The U.S. Department of Treasury imposed a fresh round of sanctions Tuesday against six North Korean bankers and three shipping companies for their links to illegal arms trafficking and financing operations. The sanctions list included Pyongyang's Strategic Rocket Force, which U.S. officials had earlier targeted for conducting several ballistic missile launches in 2014.
The list was aimed at preventing North Korea from accessing the U.S. financial system and to maintain the effectiveness of the existing sanctions, reports said. And, the treasury department said that the rocket command “materially contributed” to developing the country’s ballistic missiles program.
“As a result of today’s action, any property or interest in property of the designated persons in the possession of U.S. persons or within U.S. jurisdiction must be frozen," the treasury department said, in a statement released Tuesday.
Five representatives from the Tanchon Commercial Bank, which was placed under sanctions by the U.S. in 2005, were targeted in the latest round of sanctions by the U.S. Two of them -- Jang Bom Su and Jon Myong Guk -- were based in Syria, the Wall Street Journal reported Tuesday. Two other representatives based in Vietnam were identified as Choe Song Il and Kim Jung Jong. The fifth representative was identified as Koe Tae Hun who, along with Jon, reportedly helped move funds linked to the Korea Mining Development Trading Corp. The mining company was also placed under sanctions in 2005.
Kim Kyong Nam, a Russia-based representative for North Korea’s Foreign Trade Bank, was also named in the sanctions list, the Journal reported. The bank faced sanctions in 2013.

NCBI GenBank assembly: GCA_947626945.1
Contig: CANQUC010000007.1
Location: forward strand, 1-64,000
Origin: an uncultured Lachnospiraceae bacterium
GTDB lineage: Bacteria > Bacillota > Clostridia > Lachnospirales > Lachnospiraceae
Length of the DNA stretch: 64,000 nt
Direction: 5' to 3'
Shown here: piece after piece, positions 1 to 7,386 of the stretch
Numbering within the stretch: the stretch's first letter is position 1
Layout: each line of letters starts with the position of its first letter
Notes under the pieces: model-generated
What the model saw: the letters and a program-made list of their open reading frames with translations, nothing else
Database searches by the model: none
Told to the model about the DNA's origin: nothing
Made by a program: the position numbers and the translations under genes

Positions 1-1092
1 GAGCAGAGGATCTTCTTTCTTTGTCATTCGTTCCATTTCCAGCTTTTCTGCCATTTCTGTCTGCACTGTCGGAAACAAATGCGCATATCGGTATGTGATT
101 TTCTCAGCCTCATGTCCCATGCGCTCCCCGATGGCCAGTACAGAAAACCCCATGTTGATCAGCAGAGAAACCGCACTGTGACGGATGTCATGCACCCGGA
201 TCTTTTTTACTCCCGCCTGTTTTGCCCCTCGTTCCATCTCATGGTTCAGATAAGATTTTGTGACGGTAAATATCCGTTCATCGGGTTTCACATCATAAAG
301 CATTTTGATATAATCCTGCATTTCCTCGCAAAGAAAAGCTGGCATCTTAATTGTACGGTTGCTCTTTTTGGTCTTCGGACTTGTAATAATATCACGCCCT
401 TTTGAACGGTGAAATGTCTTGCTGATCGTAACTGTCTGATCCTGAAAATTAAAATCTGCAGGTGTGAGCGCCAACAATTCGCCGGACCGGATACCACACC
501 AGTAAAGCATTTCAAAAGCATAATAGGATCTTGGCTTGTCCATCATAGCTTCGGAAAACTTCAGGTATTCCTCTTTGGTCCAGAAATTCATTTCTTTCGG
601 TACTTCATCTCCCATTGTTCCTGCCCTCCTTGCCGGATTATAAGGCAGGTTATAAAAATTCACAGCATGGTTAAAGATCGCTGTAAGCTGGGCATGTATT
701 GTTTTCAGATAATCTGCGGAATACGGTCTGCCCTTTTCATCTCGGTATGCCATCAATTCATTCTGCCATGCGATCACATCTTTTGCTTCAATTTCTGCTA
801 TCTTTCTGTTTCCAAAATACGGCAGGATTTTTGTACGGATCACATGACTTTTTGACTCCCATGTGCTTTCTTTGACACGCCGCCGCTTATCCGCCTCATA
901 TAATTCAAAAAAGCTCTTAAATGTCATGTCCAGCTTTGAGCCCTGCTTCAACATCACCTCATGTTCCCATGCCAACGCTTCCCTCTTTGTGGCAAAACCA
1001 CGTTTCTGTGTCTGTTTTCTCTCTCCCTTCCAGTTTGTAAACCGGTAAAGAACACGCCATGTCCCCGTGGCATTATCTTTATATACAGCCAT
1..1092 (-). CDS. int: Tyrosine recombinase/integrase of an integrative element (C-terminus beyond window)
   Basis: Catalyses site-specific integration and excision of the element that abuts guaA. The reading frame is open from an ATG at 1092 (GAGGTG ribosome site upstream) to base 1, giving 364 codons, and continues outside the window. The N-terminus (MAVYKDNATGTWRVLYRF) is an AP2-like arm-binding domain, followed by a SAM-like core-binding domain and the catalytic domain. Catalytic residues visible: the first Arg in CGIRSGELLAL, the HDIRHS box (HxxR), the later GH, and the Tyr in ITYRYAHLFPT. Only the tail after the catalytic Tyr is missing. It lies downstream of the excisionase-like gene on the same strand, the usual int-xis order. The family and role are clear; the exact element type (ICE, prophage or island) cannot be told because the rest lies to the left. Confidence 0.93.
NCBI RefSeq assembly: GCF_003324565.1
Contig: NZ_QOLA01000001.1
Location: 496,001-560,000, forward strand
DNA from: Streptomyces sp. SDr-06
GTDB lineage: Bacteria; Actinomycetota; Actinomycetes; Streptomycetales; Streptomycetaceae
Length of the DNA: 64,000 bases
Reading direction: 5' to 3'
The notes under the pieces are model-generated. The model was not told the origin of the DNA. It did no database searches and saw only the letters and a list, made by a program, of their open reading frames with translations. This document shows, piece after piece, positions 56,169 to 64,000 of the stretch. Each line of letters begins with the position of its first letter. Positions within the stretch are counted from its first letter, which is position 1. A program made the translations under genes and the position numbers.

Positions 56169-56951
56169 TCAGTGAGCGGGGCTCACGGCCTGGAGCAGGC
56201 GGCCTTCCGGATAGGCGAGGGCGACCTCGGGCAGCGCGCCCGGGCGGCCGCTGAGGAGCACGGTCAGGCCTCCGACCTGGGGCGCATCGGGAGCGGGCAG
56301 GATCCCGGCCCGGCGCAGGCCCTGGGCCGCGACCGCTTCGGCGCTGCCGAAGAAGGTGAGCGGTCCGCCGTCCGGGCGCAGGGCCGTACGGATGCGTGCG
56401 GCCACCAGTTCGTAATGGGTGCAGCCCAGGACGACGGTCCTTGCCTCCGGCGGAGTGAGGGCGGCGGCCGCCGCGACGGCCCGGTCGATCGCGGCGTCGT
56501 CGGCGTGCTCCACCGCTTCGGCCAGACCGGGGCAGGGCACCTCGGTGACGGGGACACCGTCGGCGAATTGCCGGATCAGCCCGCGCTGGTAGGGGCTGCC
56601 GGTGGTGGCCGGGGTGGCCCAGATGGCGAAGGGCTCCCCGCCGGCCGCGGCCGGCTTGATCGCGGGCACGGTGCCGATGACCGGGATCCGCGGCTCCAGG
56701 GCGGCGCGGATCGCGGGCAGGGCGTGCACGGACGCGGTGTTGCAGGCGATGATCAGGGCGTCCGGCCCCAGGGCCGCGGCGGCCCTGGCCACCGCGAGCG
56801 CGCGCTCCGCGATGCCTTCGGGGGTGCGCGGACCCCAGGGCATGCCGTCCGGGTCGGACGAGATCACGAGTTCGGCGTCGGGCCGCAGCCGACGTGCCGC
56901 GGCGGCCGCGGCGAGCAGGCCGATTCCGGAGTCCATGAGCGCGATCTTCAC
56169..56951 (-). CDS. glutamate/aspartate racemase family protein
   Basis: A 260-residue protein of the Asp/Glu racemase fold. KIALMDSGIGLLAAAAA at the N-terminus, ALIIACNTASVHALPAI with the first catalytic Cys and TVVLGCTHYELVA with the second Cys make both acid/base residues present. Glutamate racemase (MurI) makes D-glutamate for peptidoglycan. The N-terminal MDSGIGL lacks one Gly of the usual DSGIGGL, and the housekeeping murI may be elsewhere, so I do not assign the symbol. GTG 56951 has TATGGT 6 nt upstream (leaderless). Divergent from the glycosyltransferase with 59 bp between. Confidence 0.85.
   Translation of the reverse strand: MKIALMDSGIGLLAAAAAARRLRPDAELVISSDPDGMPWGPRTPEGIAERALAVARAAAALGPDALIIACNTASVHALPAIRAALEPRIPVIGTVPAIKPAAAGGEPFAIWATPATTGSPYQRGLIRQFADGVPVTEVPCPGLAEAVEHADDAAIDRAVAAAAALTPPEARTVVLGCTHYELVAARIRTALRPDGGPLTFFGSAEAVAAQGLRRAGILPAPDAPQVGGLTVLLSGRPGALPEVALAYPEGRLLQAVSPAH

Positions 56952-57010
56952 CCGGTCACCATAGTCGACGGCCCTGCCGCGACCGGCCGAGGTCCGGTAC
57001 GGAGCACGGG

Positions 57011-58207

Shipping companies, Haejin Ship Management Co., Pyongjin Ship Management Co. and Yongjin Ship Management Co. -- which are owned by Ocean Maritime Management Co. -- were also targeted. The U.S. treasury accused Ocean Maritime, which faced sanctions in 2014 from the United Nations for smuggling Soviet-era arms, including two MiG-21 fighter planes, of using aliases and fronts to operate.
“North Korea threatens international peace and security by expanding its nuclear program and continuing its proliferation of weapons of mass destruction and conventional weapons,” Adam J. Szubin, the acting under secretary for terrorism and financial intelligence, said, in the statement from the treasury department, adding: “Treasury is committed to exposing North Korea’s global proliferation network and excluding these facilitators from the international financial system.”
North Korea has been the subject of U.S. sanctions aimed mainly at discouraging the former's ambitions to become a nuclear power. In September, Pyongyang accused the U.S. of trying to “suffocate” North Korea with its sanctions, which it said were a result of an "inveterate animosity and hostile policy" toward the North Korean government.